Insomniac Games’ Spider-Man is a triumph of superheroes and storytelling. Within a beautifully realized version of New York City, Spider-Man soars across the skyline with awe-inspiring grace, ducking into darkened alleys to pummel criminals in spectacular ways. The wall-crawler is front and center for most of this journey – spitting out quips and making a flashy show of heroism – but his mask frequently comes off to focus on Peter Parker’s struggles with relationships and the unpredictability of life.
This complicated web is what separates this Spider-Man experience from the rest of the superhero games on the market. The story has a soul, and isn’t afraid to slow down after a hard-hitting fight to show players Peter is every bit as interesting as his alter ego. Almost every move Spider-Man makes is worthy of a highlight reel, but some of the most notable moments are seen through the eyes of Mary Jane Watson, Peter, and other characters. The story is filled with intrigue, and is legitimately funny and touching.
Insomniac’s decision to forego an origin story pays off handsomely for both the narrative and gameplay. Spider-Man doesn’t freak out after punching someone for the first time; we see him in his prime as a force to be reckoned with. The second I gained control of him, I instantly felt like a hero who could handle any threat. He oozes power. His web swinging and acrobatic traversal are the most impressive elements, allowing players to rocket across the city by chaining together high-flying maneuvers. Running along walls, bouncing off of poles, and twirling through tight gaps are easily handled.
The web swinging is so much fun that I never once used the subway to fast travel. The city is another reason to use the long route to destinations, as it's a work of art that I continually marveled at for its architectural design and people-watching potential. I also didn't want to miss a second of J. Johan Jameson's hilarious alarmist superhero podcast.
Most of the city exploration leads to discoveries and Spider-Man becoming more powerful. Yes, he’s a seasoned veteran, but he’s also a skilled inventor who is continually making technological breakthroughs. By the time the credits roll, his power grows exponentially through his gadgets. With one press of the button, a group of enemies can be electrified or launched into the air (where they hovered in a stasis field). Gaining new toys is an incredibly satisfying element of this experience that Insomniac masterfully dangles like a carrot in front of the player.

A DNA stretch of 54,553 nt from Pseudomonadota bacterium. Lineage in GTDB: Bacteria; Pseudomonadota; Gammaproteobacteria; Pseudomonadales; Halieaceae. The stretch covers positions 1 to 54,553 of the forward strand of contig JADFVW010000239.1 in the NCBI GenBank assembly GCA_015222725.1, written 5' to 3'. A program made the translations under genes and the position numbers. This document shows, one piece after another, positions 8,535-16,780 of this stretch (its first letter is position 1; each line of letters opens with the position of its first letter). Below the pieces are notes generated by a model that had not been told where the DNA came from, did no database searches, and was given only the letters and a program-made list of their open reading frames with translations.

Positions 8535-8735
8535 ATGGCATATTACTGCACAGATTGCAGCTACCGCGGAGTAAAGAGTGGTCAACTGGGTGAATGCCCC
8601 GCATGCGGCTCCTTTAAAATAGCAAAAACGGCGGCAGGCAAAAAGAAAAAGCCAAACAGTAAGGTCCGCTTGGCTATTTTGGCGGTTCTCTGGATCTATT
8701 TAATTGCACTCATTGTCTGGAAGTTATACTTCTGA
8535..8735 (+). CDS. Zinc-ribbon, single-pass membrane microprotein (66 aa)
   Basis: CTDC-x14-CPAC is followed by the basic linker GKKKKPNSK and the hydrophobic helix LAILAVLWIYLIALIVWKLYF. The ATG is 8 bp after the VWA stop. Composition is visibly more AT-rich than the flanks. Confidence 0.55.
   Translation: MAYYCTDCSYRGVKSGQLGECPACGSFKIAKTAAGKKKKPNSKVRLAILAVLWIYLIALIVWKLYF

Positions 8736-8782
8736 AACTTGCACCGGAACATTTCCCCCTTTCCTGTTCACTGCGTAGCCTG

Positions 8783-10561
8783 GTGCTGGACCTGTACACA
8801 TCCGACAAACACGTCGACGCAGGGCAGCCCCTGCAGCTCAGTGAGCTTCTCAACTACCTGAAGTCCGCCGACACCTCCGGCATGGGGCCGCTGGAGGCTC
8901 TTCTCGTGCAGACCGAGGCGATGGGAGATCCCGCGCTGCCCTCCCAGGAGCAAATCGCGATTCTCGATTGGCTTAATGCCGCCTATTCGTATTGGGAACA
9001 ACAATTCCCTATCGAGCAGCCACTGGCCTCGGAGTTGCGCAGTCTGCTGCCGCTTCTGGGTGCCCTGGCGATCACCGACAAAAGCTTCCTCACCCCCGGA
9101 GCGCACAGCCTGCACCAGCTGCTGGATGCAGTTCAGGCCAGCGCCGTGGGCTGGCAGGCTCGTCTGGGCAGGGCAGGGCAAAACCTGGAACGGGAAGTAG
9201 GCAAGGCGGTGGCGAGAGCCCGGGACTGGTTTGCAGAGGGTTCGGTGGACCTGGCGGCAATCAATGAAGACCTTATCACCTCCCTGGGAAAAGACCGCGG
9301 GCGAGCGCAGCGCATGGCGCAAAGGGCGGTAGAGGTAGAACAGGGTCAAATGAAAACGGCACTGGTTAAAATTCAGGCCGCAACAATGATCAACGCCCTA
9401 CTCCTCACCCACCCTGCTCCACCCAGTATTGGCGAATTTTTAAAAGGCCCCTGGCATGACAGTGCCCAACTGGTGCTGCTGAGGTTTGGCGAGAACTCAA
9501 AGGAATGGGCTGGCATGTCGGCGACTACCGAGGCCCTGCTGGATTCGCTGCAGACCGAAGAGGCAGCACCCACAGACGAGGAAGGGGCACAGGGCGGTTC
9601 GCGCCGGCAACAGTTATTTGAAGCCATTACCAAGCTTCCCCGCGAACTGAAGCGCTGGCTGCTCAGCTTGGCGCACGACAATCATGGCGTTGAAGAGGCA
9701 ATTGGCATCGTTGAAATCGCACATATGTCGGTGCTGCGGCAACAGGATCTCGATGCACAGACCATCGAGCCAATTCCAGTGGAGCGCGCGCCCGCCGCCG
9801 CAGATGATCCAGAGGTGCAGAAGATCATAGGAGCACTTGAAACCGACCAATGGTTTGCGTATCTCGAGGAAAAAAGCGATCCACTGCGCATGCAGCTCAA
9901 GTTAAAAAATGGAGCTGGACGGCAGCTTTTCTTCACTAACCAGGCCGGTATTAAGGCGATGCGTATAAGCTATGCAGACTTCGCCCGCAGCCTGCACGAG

Meaningful enhancements are also incorporated into the dozens of suits Peter assembles. From the Iron Spider Suit’s awesome multi-legged attacks to the handy “Spider-Bro” companion equipped in the Stark Suit, there’s no shortage of ways to mess with your adversaries.
Most of the story-based missions feature excellently designed combat sequences that use the environment well, both for enemy placement and stretching out Spidey’s powers. The missions almost always offer an unpredictable element. One may feature environmental chaos, another could dive into Peter’s mind for a dream-like moment.
You also can’t rule out Mary Jane or another character getting involved. Control switches to these characters frequently, and at the right times. M.J.’s gameplay shows us why she’s a great investigative reporter. The other character’s sequences are some of the most shocking in the game. I enjoyed playing as both of these heroes (though not as much as Spidey). They bring variety in fun ways, including solid stealth mechanics and clever puzzles.
The open world is filled with activities, though some fall victim to extensive repetition. Performing the same button taps to stop a speeding car grows old quickly, as does catching pigeons. The Taskmaster challenges are a good test of skill, and I love the breeziness of Black Cat’s Where’s Waldo-style photo missions. The city activities and Osborn missions are the weakest of the lot. Combat arenas, of which there are many types, are leaned on too much, especially in the final act.
Given how personal this story is for Peter, many of the villains are bred from his relationships. In a way, the game is an origin story for them. They receive plenty of screen time, and are brilliantly tied to Peter’s life. Mr. Negative wasn’t a household name before the release of this game, but he will be now. He exudes a different type of evil than we usually see. His defining moment occurs in a surprisingly disturbing sequence.
Like Batman: Arkham Asylum before it, Spider-Man raises the bar for one of the world’s most beloved heroes. You feel like you’re doing everything he’s capable of. Insomniac succeeds in making Peter and the supporting cast just as memorable and engaging as the wall crawler. Excitement is delivered consistently from the outside of play right up to the last story frame, which is a real shocker that contains a reveal that will make the wait for the sequel almost unbearable.
Like Batman: Arkham Asylum before it, Spider-Man raises the bar for one of the world’s most beloved heroes.